Matt Hancock has unveiled a government concession giving MPs a say in future “significant national measures” to tackle the coronavirus pandemic, including holding votes wherever possible.
In response to mounting frustration over the introduction of new Covid-19 rules and a lack of parliamentary oversight, the health secretary said he had listened to concerns raised by dozens of backbench Conservatives, who had threatened a rebellion.
His comments followed the dramatic intervention from Sir Lindsay Hoyle, the Commons speaker, who rebuked Boris Johnson’s government for treating parliament with “contempt” and pushing through sweeping restrictions in a “totally unsatisfactory” way.
During a press conference at Downing Street on Wednesday evening, the prime minister also warned he would “not hesitate” to impose further national restrictions if the evidence from scientific advisers required it.
Opening a debate on the Coronavirus Act, which provides ministers with the powers to enact draconian
(Bloomberg) — A rebellion within Boris Johnson’s Conservative Party over the U.K. government’s emergency Covid-19 powers gathered momentum as opposition parties signaled they will back the move.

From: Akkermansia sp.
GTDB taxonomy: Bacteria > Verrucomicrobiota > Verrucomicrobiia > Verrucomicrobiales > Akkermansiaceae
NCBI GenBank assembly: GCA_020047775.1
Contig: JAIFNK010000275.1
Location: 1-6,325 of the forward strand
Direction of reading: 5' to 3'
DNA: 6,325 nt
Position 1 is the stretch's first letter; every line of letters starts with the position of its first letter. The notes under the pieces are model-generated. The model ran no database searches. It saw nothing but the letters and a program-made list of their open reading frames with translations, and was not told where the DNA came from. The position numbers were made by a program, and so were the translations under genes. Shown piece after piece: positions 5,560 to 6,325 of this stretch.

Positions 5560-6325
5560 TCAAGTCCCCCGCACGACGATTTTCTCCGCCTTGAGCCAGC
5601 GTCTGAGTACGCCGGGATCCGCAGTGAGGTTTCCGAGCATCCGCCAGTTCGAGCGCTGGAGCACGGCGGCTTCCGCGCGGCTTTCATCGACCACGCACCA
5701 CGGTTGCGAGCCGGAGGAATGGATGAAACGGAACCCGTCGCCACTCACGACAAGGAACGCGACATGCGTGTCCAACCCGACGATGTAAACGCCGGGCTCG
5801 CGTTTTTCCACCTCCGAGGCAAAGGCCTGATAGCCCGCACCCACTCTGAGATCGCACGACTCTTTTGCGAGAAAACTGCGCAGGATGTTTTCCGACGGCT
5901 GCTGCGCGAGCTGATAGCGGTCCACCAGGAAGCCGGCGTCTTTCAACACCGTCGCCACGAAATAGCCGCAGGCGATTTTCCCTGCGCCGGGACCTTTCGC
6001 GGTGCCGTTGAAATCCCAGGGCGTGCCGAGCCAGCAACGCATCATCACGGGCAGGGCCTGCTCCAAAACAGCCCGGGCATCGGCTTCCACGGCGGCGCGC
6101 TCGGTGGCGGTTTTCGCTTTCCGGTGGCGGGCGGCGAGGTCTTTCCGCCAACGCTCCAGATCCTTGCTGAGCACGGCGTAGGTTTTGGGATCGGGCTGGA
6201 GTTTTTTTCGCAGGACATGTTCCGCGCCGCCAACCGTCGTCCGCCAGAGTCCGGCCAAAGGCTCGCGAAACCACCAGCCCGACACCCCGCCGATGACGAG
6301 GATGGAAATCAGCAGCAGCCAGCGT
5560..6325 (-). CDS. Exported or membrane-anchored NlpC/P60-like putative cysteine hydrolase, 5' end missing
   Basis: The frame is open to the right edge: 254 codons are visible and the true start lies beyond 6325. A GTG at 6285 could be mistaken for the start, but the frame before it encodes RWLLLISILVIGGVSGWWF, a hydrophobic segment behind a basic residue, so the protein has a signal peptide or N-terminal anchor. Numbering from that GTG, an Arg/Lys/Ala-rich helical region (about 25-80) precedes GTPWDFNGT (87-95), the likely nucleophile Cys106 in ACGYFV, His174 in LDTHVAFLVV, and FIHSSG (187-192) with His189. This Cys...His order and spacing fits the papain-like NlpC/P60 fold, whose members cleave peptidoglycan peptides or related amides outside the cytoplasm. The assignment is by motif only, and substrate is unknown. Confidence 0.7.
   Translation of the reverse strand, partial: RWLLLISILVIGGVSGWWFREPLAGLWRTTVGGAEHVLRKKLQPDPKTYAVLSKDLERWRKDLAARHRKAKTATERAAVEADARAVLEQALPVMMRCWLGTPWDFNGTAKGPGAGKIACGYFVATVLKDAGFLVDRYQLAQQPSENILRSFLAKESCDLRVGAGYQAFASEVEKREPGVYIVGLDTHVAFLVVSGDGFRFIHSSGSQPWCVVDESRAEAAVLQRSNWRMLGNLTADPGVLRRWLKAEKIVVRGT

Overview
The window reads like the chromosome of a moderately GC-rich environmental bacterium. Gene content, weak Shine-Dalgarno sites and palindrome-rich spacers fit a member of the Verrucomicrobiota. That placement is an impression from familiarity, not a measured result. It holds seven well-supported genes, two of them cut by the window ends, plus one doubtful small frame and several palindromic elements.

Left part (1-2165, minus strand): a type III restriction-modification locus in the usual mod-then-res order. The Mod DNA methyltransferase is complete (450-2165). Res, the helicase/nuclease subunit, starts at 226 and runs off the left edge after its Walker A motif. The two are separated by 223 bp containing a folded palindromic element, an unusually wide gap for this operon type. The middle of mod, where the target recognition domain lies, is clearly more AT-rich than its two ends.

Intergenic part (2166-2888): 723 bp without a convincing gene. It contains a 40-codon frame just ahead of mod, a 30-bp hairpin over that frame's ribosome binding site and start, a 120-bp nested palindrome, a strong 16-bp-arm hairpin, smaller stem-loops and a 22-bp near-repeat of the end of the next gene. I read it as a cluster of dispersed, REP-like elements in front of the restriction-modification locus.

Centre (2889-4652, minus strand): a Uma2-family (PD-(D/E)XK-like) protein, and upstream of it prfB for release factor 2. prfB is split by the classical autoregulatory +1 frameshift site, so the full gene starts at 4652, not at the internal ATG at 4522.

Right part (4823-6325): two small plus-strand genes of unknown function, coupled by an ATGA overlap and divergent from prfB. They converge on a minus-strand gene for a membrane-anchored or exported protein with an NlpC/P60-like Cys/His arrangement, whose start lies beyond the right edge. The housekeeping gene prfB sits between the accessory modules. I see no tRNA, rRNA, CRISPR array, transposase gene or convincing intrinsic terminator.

Senior figures in both the main opposition Labour Party and the Liberal Democrats indicated on Sunday they’re likely to support any move by the Tory rebels to wrest power for Parliament back from the government if it goes to a vote on Sept. 30. Steve Baker, an influential rank-and-file Tory rebel, said he’s “certain” the bid will succeed with opposition support.
That Johnson’s 78-seat majority could be under threat is
(Bloomberg) — U.K. Conservative Party rebels have the numbers to defeat the government as they seek to curb Prime Minister Boris Johnson’s emergency coronavirus powers, leading rank-and-file Tory Steve Baker said on Sunday.
“We don’t really want a rebellion,” Baker told Sky News. “We’re trying to support the government in getting this done by saying let us vote on these measures and support the government, let’s have policy which enjoys our consent.”
Baker is among dozens of Tories to back an amendment that seeks to give the House of Commons a chance to debate and vote upon changes to